Police report massive reduction in Black Country street racing following High Court injunction

A new injunction banning street racing in the Black Country has had an immediate effect, police have revealed.

Councillor Jasbir Jaspal with the High Court Injunction Street signage in Bilston
Councillor Jasbir Jaspal with the High Court Injunction Street signage in Bilston

The interim injunction came into force on Christmas Eve and prohibits people from participating, as a driver, rider or passenger, in a gathering of two or more where people are motor racing, stunts or dangerous or obstructive driving.

Anyone found by the High Court to have breached the injunction will be in contempt of court and have their car confiscated, fined or sent to prison.

The four Black Country councils will appear before the High Court on Monday to seek a full injunction which, if granted, would also forbid people from promoting, organising or publicising a street racing event, or from being a spectator.

West Midlands Police report a "massive decrease in large scale organised street cruising meets in the Black Country" since the interim injunction was granted on 22 December, 2022.

West Midlands Police have received 17 calls about street racing over the last four weeks, which is lower than in previous years, and the majority relate to small groups of vehicles, not the larger groups previously seen at street racing hotspots.

The granting of the interim injunction also helped prevent a large scale street cruising meeting which was expected to take place in the region on Boxing Day. Police say this shows 'the importance of this piece of legislation to disrupt this activity'.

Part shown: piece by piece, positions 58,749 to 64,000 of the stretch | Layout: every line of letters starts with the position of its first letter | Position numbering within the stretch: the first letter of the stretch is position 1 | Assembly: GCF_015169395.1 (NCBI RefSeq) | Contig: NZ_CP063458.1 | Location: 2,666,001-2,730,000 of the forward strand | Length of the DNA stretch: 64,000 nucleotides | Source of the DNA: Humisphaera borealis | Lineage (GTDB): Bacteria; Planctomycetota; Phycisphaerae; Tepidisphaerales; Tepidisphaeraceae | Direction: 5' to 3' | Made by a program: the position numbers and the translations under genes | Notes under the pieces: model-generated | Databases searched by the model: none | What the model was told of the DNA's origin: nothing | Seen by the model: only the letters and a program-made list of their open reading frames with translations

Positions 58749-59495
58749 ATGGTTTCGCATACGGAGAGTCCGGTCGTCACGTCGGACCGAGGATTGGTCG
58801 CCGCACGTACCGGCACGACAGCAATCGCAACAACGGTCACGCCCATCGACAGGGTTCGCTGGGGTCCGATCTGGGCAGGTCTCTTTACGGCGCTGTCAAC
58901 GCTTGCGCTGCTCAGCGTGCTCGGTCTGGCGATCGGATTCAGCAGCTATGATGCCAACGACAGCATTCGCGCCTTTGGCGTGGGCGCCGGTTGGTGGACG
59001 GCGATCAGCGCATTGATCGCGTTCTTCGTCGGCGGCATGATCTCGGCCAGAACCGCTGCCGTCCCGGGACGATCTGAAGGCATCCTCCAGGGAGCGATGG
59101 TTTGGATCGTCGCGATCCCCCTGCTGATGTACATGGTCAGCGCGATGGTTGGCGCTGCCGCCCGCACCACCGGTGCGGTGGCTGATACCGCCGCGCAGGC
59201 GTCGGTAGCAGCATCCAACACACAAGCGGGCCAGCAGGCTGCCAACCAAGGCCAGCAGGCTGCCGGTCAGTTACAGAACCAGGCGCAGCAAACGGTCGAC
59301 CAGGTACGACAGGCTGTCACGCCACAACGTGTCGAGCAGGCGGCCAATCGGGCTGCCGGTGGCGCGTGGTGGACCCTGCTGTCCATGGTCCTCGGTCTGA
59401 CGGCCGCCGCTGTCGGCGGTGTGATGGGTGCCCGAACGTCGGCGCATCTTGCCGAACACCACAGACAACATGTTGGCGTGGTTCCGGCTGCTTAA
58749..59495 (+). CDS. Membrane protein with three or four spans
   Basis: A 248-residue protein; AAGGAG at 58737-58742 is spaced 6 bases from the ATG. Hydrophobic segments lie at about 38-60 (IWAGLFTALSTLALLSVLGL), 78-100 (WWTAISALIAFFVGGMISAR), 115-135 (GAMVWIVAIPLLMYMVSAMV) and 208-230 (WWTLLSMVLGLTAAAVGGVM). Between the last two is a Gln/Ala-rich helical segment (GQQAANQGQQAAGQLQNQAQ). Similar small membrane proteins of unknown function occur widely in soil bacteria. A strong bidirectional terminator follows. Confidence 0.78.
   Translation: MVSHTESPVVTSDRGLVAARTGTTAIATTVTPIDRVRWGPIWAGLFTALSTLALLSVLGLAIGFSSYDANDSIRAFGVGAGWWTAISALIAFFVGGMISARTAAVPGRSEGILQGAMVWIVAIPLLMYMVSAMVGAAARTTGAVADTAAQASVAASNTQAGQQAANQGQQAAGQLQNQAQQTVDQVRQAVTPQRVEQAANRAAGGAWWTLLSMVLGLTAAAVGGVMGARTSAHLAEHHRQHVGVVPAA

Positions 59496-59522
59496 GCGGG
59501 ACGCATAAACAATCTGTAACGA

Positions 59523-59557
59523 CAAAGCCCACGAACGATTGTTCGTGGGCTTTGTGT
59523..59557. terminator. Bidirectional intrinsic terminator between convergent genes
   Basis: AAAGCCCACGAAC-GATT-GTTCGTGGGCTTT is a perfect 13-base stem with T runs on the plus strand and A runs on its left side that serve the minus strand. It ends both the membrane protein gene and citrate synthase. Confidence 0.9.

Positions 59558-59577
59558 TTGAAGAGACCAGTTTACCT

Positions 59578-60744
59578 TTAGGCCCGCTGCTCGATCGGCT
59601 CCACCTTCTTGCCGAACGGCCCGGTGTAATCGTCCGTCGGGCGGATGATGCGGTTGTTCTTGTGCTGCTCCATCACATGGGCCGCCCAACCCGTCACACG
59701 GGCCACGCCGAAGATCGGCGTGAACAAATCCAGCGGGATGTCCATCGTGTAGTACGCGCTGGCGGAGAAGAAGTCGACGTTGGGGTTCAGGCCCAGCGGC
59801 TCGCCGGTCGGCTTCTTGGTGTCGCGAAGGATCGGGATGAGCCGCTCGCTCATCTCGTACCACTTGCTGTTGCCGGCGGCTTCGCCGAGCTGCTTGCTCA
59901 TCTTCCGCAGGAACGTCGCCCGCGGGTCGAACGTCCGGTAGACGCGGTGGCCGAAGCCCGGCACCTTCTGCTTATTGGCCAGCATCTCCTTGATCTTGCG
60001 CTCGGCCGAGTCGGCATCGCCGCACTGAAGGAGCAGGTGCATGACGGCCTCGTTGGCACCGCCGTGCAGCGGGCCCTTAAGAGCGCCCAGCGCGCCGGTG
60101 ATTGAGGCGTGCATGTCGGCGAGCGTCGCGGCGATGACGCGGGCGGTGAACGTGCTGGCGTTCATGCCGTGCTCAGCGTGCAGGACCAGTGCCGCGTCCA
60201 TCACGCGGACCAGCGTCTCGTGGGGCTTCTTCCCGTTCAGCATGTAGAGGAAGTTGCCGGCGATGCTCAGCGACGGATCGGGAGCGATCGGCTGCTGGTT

Furthermore, police believe the existence of the interim injunction is known to 'the majority of street cruisers' as they are 'actively looking for alternative locations to meet up outside of the injunction areas'.

Councillor Jasbir Jaspal, Wolverhampton Council's Cabinet Member for Public Health and Wellbeing, said: "The previous Black Country-wide street racing injunction, which was in effect from 2015-2021, led to a dramatic reduction in incidents of street racing, also known as car cruising – and it is very apparent that the new injunction is already having the same desired effect.

"It clearly highlights the benefit of having such an injunction and therefore we will be asking the High Court next week to consider granting an extension to the existing interim injunction, so that it also covers spectators and event organisers."

Chief Superintendent Ian Green, from West Midlands Police, said: “We are determined to tackle dangerous and reckless driving which puts the safety of others and themselves at risk.

“Alongside our partners we do not tolerate illegal car gatherings due to the danger and nuisance they create to communities and the wider public going about their lives.

"We have officers dedicated to addressing the issue from both neighbourhood teams and specialist traffic resources, who are also working with the insurance industry and providing diversionary and educational courses. We will take every opportunity to intervene and enforce against this activity.”

Incidents of street racing should be reported via asbu@wolverhamptonhomes.org.uk or to West Midlands Police on 101. In an emergency, always dial 999.

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